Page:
Theresa May warned MPs on Wednesday (13 March) that she could be forced to request a lengthy extension to Brexit talks, which would mean UK involvement in the European elections in May, after suffering another parliamentary defeat to her Brexit plans.
UK lawmakers voted by a 321 to 273 margin to rule out leaving the EU without an exit deal in any circumstances on Wednesday evening, after another confusing day of claim and counter-claim in Westminster.
The move paves the way for lawmakers to demand an extension to the Article 50 process on Thursday, and for a series of ‘indicative votes’ on what sort of Brexit deal would be able to pass the UK parliament.
Following the vote, May warned that unless MPs backed a Brexit deal by next Wednesday before she departs for an EU Council summit, she would be forced to negotiate a “much longer extension” than three months, which would involve the UK taking part in May’s European elections.
“I do not think that would be the right outcome,” May added.
Eleven government ministers abstained, despite the government line being to reject the motion and keep the option of ‘no deal’ on the table.
However, since the vote by MPs was on a motion rather than legislation, it does not rule out the possibility of a ‘no deal’ scenario.
“The only way you can do that is by passing a deal, or revoking article 50,” said Environment Secretary Michael Gove, one of the leaders of the vote Leave campaign in the 2016 referendum, who presented the government’s position.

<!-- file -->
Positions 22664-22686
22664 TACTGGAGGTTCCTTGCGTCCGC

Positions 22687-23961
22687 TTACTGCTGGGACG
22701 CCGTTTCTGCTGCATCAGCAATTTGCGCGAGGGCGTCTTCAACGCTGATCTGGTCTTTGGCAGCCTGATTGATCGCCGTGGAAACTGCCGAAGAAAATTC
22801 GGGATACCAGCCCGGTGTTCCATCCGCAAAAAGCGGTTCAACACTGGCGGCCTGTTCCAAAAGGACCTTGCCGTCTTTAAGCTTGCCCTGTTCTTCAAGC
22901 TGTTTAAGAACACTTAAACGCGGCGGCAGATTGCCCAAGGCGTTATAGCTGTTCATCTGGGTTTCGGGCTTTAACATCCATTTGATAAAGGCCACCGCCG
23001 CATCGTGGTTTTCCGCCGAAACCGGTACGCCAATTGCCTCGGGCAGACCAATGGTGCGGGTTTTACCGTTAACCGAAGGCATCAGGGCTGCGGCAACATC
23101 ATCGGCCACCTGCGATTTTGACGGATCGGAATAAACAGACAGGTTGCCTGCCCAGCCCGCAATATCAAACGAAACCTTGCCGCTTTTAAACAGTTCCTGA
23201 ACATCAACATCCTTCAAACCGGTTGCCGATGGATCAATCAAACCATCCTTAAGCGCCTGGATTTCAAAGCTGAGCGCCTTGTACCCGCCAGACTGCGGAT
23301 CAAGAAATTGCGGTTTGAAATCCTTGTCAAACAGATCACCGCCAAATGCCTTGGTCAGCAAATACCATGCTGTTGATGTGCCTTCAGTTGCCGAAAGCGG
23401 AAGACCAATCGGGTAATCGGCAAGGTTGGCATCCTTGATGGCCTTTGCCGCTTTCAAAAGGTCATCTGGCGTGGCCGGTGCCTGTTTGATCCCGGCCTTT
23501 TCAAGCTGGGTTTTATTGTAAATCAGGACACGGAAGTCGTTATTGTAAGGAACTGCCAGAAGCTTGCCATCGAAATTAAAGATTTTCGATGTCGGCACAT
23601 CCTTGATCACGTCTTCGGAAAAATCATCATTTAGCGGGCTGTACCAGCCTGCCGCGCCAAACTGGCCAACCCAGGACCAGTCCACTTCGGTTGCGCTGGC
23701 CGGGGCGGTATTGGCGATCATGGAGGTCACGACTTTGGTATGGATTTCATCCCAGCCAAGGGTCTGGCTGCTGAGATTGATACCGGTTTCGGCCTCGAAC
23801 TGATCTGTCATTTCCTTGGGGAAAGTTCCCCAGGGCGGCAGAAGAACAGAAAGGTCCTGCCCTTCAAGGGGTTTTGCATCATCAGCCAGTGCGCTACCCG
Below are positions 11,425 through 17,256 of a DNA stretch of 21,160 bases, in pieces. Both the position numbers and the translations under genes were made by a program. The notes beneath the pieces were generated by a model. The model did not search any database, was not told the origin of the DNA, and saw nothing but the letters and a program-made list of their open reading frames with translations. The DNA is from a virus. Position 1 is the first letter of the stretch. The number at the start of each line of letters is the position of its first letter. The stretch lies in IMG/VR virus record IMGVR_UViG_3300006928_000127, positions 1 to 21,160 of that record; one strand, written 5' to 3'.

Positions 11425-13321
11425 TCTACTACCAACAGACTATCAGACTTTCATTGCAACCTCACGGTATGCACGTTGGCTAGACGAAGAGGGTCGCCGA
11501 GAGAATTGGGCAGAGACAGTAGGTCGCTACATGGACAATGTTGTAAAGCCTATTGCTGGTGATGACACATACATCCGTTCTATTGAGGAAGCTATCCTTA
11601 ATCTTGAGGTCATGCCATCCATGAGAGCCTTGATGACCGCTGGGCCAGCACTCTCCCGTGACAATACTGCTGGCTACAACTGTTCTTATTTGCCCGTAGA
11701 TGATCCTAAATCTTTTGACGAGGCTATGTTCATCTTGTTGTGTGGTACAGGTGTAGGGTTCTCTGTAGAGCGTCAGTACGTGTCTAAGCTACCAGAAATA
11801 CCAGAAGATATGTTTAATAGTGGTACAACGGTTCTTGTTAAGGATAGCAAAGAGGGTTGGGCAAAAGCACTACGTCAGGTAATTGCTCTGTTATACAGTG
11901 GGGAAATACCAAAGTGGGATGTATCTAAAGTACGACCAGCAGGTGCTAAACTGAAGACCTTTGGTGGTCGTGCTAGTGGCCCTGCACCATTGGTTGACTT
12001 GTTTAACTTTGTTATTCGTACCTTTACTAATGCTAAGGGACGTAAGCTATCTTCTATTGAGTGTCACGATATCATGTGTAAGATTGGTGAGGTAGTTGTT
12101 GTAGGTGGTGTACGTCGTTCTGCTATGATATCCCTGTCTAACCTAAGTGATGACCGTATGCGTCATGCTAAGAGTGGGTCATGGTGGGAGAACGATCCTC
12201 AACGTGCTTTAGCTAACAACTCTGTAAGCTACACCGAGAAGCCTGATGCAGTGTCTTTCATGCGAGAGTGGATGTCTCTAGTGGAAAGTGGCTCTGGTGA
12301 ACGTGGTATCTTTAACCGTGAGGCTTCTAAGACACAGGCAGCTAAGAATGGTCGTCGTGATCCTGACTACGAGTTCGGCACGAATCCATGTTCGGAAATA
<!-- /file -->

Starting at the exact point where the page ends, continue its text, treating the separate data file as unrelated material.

A European Commission spokesperson played down the significance of the vote.
“There are only two ways to leave the EU, with or without a deal. To take no deal off the table it is not enough to vote against no deal – you have to agree to a deal,” he said.
Several ministers have indicated that lawmakers will be able to hold ‘indicative votes’ in the coming days on the sort of Brexit deal they would be most likely to support.
‘Sledgehammer for economy’
Chancellor Philip Hammond, who presented his Spring Economic forecast earlier in the day, hinted that MPs would have “the opportunity to start to map out a way forward towards building a consensus across this house for a deal we can collectively support, to exit the EU in an orderly way.”
But that leaves all Brexit options on the table. Labour’s Brexit spokesman, Sir Keir Starmer, told MPs that his party remains committed to a second referendum. However, the opposition party still remains divided between those who favour a Norway-style deal, where the UK would leave the EU but remain in the single market or customs union, and those who back a second referendum.
Hammond warned that a no-deal Brexit would deliver “a significant short- to medium-term reduction in the productive capacity of the British economy”.
In the meantime, the government stepped up its contingency planning for a ‘no deal’ scenario by announcing plans to slash tariffs to zero on 87% of goods imports as a temporary response should the UK leave the EU without a deal.
That prompted a furious response from business leaders, who complained that they had not been consulted on the measures and, with barely two weeks until the UK is set to exit the EU, would not be able to prepare themselves.
Carolyn Fairbarn, the director general of the Confederation of British Industry, described the move as a “sledgehammer for our economy”.